Why do I feel like the besieged Ukrainian city of Mariupol will soon seem like a warm, safe place compared to Mobile? Because Mayor Sandy Stimpson’s office has said it will put forth a new annexation plan next month, that’s why.
I imagine the sound of constant Russian shelling and buildings being obliterated will almost feel soothing compared to the verbal assaults on logic and reason we are about to endure as anti-annexation members of the City Council fight to keep the city from growing and new residents from “diluting” any of their perceived power.
OK, maybe comparisons to a city and its people being systematically destroyed by a despotic power fall far into the realm of rhetorical hyperbole, but it’s not a reach to say blocking an annexation vote in West Mobile will have lasting damaging effects on this city. We won’t see buildings falling, we’ll just see them being built in the sparkling new cities that eventually spring up on Mobile’s west side once the people of WeMo are shunned one too many times.
All we’re talking about is allowing a vote, but it’s complicated, to say the least.
Making things worse is the annexation debate will have to sail through the wake of an already contentious and increasingly ridiculous redistricting battle. I can’t imagine anyone on the council — even those most ardently in favor of annexation — relishes the idea of going through an entirely new redistricting process if a referendum is allowed and 15,000 or so new residents join the city.
Anyone who’s paid a bit of attention to redistricting knows all the controversy has spun on race — specifically ethnic majorities in the city’s seven districts. Redistricting must take place every 10 years after the census is taken to more or less “even things out again.” In Mobile, population shift from east to west has been the trend, meaning the easternmost districts need to have boundary lines changed so as to take in more people, while some of the western districts need changes that will reduce population. The districts all need to end up with roughly the same amount of citizens.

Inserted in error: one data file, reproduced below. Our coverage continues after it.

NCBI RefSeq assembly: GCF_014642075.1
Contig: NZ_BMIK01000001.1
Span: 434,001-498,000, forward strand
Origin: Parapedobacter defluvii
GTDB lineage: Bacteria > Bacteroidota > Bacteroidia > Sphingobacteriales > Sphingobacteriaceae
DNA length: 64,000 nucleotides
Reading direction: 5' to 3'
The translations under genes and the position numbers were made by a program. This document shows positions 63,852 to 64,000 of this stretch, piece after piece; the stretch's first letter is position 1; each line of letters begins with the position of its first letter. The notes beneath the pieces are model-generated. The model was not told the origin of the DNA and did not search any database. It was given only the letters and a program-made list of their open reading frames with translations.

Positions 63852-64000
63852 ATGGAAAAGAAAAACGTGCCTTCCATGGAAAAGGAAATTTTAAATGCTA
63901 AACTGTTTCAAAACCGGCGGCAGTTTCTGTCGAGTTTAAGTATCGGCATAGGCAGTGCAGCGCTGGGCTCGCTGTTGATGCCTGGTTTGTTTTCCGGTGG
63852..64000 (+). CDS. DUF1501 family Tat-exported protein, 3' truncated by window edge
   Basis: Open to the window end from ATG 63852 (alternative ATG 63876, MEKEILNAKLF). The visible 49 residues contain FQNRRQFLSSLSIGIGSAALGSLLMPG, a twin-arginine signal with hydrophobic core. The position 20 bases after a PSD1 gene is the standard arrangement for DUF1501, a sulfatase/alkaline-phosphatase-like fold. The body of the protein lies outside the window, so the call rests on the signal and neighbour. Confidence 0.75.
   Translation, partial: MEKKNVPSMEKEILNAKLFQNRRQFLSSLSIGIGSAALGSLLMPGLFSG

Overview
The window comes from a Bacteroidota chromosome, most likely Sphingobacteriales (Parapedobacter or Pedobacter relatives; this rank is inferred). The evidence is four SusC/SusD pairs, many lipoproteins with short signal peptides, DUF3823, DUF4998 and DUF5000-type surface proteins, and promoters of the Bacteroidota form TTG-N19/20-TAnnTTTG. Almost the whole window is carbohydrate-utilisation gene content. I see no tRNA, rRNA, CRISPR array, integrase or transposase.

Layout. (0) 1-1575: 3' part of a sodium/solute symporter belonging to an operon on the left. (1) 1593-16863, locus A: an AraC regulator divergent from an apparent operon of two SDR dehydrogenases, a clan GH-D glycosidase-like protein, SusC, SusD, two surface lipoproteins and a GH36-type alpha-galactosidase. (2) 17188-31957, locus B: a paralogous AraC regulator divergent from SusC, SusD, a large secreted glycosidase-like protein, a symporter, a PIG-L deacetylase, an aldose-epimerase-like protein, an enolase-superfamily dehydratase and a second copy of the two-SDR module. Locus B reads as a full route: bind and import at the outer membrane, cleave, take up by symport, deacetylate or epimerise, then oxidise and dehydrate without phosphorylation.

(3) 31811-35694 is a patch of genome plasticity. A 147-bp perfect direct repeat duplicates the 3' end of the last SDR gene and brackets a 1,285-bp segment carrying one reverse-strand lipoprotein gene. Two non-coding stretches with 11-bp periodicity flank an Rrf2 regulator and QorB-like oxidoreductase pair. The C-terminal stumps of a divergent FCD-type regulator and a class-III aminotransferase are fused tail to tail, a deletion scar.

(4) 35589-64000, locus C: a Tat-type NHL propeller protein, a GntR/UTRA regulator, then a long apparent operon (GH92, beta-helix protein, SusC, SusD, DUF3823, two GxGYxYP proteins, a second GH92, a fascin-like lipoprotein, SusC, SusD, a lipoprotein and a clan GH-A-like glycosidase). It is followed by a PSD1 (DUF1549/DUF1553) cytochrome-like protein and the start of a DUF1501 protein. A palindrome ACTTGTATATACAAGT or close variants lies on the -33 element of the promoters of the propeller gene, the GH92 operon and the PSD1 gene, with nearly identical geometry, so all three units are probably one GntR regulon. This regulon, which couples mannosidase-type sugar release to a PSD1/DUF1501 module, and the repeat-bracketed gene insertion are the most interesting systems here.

Of course, that would be easily accomplished if we were all gray or purple, but as with almost everything in Mobile, race becomes a sticking point.
Because the majority of citizens are African American, it makes complete sense that the majority of the districts will now have a Black majority. As the plan currently stands, there will be three districts with large Black majorities, one with a large White majority, one with a small Black majority, one with a small White majority and one that will have more Black voters than White, but neither in the majority.
Still, squabbling continues over the plan, most of it centered around District 7, which will now be a Black majority district. The first complaint about the plan in D7 was that when it came to voting-age citizens, there was not a Black majority. Changes were made, and there’s now a 51 percent majority of voting-age Black residents and a larger majority of Black citizens of every age, but complaining continues. Activists want to see that voting age number raised to 53 percent to help compensate for poor voter turnout in the Black community.